The 30 April/1May FOMC meeting minutes were released overnight. Despite them coming from a meeting held days before the latest escalation in US-China trade tensions the market still billed them as one of the key focal points hoping perhaps for a glimmer of insight or support for current market expectations: ahead of the release the Fed Futures was predicting ~70% chance of a rate cut before the end of the year.
As expected, the minutes reaffirmed the Fed’s ‘patient approach’ to adjusting rates is ‘likely to remain appropriate for some time’. It was really the discussion on inflation that was of more interest following Jerome Powell’s post-meeting commentary that he saw ‘transitory factors’ as drivers for the current low level of inflation. The minutes supported this stating: ‘At least part of the recent softness in inflation could be attributed to idiosyncratic factors that seemed likely to have only transitory effects on inflation, including unusually sharp declines in the prices of apparel and of portfolio management services.’ However, ‘Several participants commented that if inflation did not show signs of moving up over coming quarters, there was a risk that inflation expectations could become anchored at levels below those consistent with the Committee’s symmetric 2 percent objective’. This suggests the Fed is in a ‘wait and see’ mode on inflation and hopes of low inflation readings, prompting an imminent rate cut, look to be misplaced at this stage.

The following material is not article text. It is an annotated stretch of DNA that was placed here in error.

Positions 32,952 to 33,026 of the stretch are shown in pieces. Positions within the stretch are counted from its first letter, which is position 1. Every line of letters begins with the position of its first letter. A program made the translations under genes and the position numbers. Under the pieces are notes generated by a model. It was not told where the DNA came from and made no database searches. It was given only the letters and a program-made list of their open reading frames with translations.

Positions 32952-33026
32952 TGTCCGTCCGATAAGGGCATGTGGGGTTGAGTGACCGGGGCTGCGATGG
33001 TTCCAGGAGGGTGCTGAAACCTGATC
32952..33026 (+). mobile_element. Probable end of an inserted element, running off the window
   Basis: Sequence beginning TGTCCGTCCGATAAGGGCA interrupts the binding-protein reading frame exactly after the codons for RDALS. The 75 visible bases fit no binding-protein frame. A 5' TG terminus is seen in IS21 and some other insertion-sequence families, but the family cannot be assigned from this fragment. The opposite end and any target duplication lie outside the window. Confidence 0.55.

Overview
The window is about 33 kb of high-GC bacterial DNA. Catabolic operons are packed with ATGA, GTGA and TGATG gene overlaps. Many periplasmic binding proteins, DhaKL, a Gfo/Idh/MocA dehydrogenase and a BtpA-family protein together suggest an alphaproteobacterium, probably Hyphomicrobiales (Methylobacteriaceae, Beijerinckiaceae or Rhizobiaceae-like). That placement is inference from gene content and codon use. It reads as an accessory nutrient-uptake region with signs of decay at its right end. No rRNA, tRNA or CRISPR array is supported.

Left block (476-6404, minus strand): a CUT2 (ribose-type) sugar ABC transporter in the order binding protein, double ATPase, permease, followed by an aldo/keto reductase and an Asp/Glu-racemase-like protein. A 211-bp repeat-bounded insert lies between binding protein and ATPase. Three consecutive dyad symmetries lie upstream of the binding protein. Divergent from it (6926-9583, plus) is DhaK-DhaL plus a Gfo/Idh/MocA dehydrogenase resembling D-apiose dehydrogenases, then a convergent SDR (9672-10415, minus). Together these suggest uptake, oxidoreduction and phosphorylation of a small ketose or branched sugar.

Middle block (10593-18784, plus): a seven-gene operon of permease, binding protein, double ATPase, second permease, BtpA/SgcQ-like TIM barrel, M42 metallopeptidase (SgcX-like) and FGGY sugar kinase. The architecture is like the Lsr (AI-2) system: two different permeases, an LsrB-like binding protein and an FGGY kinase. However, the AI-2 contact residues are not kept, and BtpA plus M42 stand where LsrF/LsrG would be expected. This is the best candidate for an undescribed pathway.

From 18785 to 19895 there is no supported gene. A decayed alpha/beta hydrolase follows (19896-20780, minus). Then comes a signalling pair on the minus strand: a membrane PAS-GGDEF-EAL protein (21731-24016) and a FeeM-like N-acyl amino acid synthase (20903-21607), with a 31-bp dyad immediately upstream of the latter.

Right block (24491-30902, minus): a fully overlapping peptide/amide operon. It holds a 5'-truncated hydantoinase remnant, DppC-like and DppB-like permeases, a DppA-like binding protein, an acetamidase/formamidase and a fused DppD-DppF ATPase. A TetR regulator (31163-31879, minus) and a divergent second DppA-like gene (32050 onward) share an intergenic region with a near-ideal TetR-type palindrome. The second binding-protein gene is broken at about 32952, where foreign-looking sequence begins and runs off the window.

The minutes also highlighted that for a number of participants the risks and uncertainties surrounding their outlooks had moderated, although uncertainties remained. Although this looks to be out to date: since the meeting risks to growth from protectionism have appreciably increased with a setback in US-China trade negotiations due to the US increasing tariffs and China retaliating. Plus, the US has escalated the situation further taking a draconian approach by blacklisting the sale of American technology to number of Chinese technology related companies without a special license: first Huawei (with a 90-day reprieve) and then with talk of Hikvision, a surveillance firm, and DJI, a drone company, also being added to the list.
The market response to the minutes was pretty muted with the S&P 500 down 0.28%, USTs rallying a bit: the UST 10 year yield closed at 2.38%. At the time of writing the Fed futures are pricing ~75% chance of a US rate cut by the end of the year likely reflecting heightened risks from protectionism to the growth outlook.